The setting is in and around Harvard Law School, 1973. It’s a Sunday afternoon. Although I should be spending my time working on my law review article, I sit in the library writing a note on reasons for ending my life. Phil, my editor, is near me in Langdell Hall. I finish my note and show it to him. After he reads it, he walks off quickly, a worried look on his face. I sit with a heavy law reporter in front of me, reading a case that might or might not have to do with civil commitment of the mentally ill.
Later, Barry, the president of the Harvard Law Review, Phil, and Faith, a fellow editor to whom I’m mildly attracted, invite me to join them for dinner at a cheap restaurant. We order beer and drink. We order food and eat. We talk about nothing important. No one mentions suicide.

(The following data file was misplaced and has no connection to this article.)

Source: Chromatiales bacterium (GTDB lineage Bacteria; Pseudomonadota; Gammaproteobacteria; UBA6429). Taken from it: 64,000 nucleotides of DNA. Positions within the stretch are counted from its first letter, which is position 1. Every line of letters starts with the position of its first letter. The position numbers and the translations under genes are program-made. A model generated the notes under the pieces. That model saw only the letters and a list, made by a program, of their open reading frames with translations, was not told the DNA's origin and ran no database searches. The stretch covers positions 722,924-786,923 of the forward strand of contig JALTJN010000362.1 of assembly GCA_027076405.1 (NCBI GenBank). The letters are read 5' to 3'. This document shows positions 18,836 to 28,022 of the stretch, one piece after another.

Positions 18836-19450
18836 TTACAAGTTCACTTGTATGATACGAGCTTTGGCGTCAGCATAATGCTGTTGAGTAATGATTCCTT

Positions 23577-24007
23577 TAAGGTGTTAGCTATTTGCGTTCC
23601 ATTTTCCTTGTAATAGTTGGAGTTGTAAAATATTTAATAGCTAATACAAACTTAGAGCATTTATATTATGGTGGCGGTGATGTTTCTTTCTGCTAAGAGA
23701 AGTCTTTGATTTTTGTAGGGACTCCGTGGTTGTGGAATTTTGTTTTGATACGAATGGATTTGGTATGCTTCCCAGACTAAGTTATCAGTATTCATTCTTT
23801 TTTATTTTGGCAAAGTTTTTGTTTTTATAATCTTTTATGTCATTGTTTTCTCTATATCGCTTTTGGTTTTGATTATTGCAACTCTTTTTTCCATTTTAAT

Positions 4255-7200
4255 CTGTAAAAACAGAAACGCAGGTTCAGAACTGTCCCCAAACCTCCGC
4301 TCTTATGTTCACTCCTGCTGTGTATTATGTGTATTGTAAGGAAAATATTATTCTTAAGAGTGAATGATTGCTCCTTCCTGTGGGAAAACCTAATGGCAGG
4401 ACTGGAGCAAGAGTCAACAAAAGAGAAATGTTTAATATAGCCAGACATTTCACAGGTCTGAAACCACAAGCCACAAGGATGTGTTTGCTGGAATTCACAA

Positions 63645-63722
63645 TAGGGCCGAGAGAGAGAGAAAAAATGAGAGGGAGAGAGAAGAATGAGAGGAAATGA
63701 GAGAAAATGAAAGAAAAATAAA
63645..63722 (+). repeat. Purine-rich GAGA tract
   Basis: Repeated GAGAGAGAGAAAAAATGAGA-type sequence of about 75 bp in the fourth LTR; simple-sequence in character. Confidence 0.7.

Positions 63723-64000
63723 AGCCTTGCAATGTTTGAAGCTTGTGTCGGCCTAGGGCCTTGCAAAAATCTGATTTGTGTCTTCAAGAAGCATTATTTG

Then, as if on signal, my friends become oddly quiet. After a few seconds, Faith announces out of the blue that she’s getting married the next morning to a man she doesn’t love, a spur of the moment thing.
Then she turns to me – putting her hand on my arm – and says, “Well, look, if you don’t kill yourself, I won’t get married. Deal?”
We trade promises and finish our dinners.
Bruce J. Berger is an MFA candidate at American University in Washington, DC. His work appears in Wilderness House Literary Review, Prole, Jersey Devil Press Anthology, Black Magnolias, and a variety of other literary journals.